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History of The Peloponnesian War - Book VIII   

did not satisfy them in the past transactions, and upon the best and
mutually most advantageous manner of conducting the war in future. The
severest critic of the present proceedings was Lichas, who said that
neither of the treaties could stand, neither that of Chalcideus, nor
that of Therimenes; it being monstrous that the King should at this
date pretend to the possession of all the country formerly ruled by
himself or by his ancestors- a pretension which implicitly put back
under the yoke all the islands- Thessaly, Locris, and everything as
far as Boeotia- and made the Lacedaemonians give to the Hellenes
instead of liberty a Median master. He therefore invited Tissaphernes
to conclude another and a better treaty, as they certainly would not
recognize those existing and did not want any of his pay upon such
conditions. This offended Tissaphernes so much that he went away in
a rage without settling anything.


Twentieth and Twenty - first Years of the War -
Intrigues of Alcibiades - Withdrawal of the Persian
Subsidies - Oligarchical Coup d'Etat at
Athens - Patriotism of the Army at Samos

THE Peloponnesians now determined to sail to Rhodes, upon the
invitation of some of the principal men there, hoping to gain an
island powerful by the number of its seamen and by its land forces,
and also thinking that they would be able to maintain their fleet from
their own confederacy, without having to ask for money from
Tissaphernes. They accordingly at once set sail that same winter
from Cnidus, and first put in with ninety-four ships at Camirus in the
Rhodian country, to the great alarm of the mass of the inhabitants,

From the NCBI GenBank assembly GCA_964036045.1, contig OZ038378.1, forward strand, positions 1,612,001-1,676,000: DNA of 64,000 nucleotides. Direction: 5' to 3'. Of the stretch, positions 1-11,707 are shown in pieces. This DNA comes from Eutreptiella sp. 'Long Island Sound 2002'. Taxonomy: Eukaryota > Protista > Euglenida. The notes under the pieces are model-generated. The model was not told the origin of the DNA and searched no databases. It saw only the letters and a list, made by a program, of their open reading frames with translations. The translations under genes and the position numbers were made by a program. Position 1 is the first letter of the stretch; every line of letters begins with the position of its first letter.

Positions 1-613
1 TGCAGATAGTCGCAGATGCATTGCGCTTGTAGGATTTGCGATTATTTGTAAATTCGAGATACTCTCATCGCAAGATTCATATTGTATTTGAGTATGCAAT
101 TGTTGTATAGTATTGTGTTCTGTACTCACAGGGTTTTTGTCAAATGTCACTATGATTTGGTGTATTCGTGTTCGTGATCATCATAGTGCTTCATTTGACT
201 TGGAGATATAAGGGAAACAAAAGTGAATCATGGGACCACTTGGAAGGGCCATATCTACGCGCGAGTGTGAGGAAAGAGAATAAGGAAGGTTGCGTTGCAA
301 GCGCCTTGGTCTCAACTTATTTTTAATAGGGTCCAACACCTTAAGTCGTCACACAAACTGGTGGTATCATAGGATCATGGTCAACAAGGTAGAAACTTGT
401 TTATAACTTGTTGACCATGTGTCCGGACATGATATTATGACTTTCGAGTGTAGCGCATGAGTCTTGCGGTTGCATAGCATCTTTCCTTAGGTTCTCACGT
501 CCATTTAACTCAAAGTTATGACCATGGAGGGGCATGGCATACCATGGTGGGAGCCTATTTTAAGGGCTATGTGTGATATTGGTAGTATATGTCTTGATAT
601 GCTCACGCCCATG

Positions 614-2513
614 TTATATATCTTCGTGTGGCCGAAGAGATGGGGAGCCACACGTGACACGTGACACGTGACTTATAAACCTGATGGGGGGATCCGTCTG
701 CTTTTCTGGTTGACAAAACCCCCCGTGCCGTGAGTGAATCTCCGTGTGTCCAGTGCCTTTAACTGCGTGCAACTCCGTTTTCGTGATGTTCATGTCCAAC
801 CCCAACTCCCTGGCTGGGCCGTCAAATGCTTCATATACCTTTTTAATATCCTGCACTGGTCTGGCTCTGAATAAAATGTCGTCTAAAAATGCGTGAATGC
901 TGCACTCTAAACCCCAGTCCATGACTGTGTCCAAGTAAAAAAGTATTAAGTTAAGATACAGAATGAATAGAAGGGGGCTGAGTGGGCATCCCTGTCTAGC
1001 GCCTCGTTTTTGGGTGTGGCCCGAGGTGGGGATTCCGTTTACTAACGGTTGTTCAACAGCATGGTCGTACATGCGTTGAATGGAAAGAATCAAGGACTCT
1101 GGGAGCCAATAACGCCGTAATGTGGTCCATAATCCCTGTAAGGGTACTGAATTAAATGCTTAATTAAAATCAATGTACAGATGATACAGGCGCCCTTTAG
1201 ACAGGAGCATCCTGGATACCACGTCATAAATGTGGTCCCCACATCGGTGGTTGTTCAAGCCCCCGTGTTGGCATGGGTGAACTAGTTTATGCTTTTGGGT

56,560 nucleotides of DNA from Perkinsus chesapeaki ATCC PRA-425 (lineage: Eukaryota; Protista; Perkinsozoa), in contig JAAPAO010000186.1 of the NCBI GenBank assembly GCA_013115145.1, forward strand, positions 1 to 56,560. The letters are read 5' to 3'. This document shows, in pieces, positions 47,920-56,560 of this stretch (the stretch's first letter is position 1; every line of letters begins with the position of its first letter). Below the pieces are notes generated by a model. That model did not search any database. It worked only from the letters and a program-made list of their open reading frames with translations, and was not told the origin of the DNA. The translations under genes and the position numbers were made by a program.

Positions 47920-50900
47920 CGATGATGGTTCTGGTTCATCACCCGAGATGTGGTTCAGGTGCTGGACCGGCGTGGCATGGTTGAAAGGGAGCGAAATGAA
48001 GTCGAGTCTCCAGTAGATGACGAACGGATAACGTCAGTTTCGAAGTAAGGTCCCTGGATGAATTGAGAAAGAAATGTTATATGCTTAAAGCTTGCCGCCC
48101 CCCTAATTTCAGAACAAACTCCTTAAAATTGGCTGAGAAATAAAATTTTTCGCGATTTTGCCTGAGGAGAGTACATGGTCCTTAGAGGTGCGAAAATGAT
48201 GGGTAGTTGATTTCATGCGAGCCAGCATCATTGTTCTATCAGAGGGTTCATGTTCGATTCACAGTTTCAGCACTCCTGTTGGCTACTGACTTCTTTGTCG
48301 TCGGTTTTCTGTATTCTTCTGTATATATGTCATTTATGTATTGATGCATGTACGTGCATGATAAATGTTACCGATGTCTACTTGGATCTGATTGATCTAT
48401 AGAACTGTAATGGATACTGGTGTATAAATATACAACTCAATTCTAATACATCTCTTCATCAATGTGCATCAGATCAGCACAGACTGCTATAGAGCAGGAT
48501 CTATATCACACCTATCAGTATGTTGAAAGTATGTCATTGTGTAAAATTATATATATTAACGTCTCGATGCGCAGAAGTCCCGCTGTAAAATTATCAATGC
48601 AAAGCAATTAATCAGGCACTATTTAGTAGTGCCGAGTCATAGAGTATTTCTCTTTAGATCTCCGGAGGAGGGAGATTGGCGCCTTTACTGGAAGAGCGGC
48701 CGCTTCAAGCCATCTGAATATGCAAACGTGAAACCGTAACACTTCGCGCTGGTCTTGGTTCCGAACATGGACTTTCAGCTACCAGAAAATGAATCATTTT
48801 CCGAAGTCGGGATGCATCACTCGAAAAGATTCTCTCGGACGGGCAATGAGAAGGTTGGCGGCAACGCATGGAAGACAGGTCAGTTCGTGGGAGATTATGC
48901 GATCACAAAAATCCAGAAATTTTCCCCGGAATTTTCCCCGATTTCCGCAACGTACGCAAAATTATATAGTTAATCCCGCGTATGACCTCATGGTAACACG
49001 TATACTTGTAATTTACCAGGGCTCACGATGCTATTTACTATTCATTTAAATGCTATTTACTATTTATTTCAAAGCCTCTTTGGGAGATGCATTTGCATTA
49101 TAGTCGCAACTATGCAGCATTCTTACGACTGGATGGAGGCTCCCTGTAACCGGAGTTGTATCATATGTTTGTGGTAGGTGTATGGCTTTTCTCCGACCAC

who were not privy to the intrigue, and who consequently fled,
especially as the town was unfortified. They were afterwards, however,
assembled by the Lacedaemonians together with the inhabitants of the
two other towns of Lindus and Ialysus; and the Rhodians were persuaded
to revolt from the Athenians and the island went over to the
Peloponnesians. Meanwhile the Athenians had received the alarm and set
sail with the fleet from Samos to forestall them, and came within
sight of the island, but being a little too late sailed off for the
moment to Chalce, and from thence to Samos, and subsequently waged war
against Rhodes, issuing from Chalce, Cos, and Samos.
The Peloponnesians now levied a contribution of thirty-two talents
from the Rhodians, after which they hauled their ships ashore and
for eighty days remained inactive. During this time, and even earlier,
before they removed to Rhodes, the following intrigues took place.
After the death of Chalcideus and the battle at Miletus, Alcibiades
began to be suspected by the Peloponnesians; and Astyochus received
from Lacedaemon an order from them to put him to death, he being the
personal enemy of Agis, and in other respects thought unworthy of
confidence. Alcibiades in his alarm first withdrew to Tissaphernes,
and immediately began to do all he could with him to injure the
Peloponnesian cause. Henceforth becoming his adviser in everything, he
cut down the pay from an Attic drachma to three obols a day, and
even this not paid too regularly; and told Tissaphernes to say to
the Peloponnesians that the Athenians, whose maritime experience was
of an older date than their own, only gave their men three obols,
not so much from poverty as to prevent their seamen being corrupted by
being too well off, and injuring their condition by spending money
upon enervating indulgences, and also paid their crews irregularly
in order to have a security against their deserting in the arrears
which they would leave behind them. He also told Tissaphernes to bribe
the captains and generals of the cities, and so to obtain their
connivance- an expedient which succeeded with all except the
Syracusans, Hermocrates alone opposing him on behalf of the whole
confederacy. Meanwhile the cities asking for money Alcibiades sent

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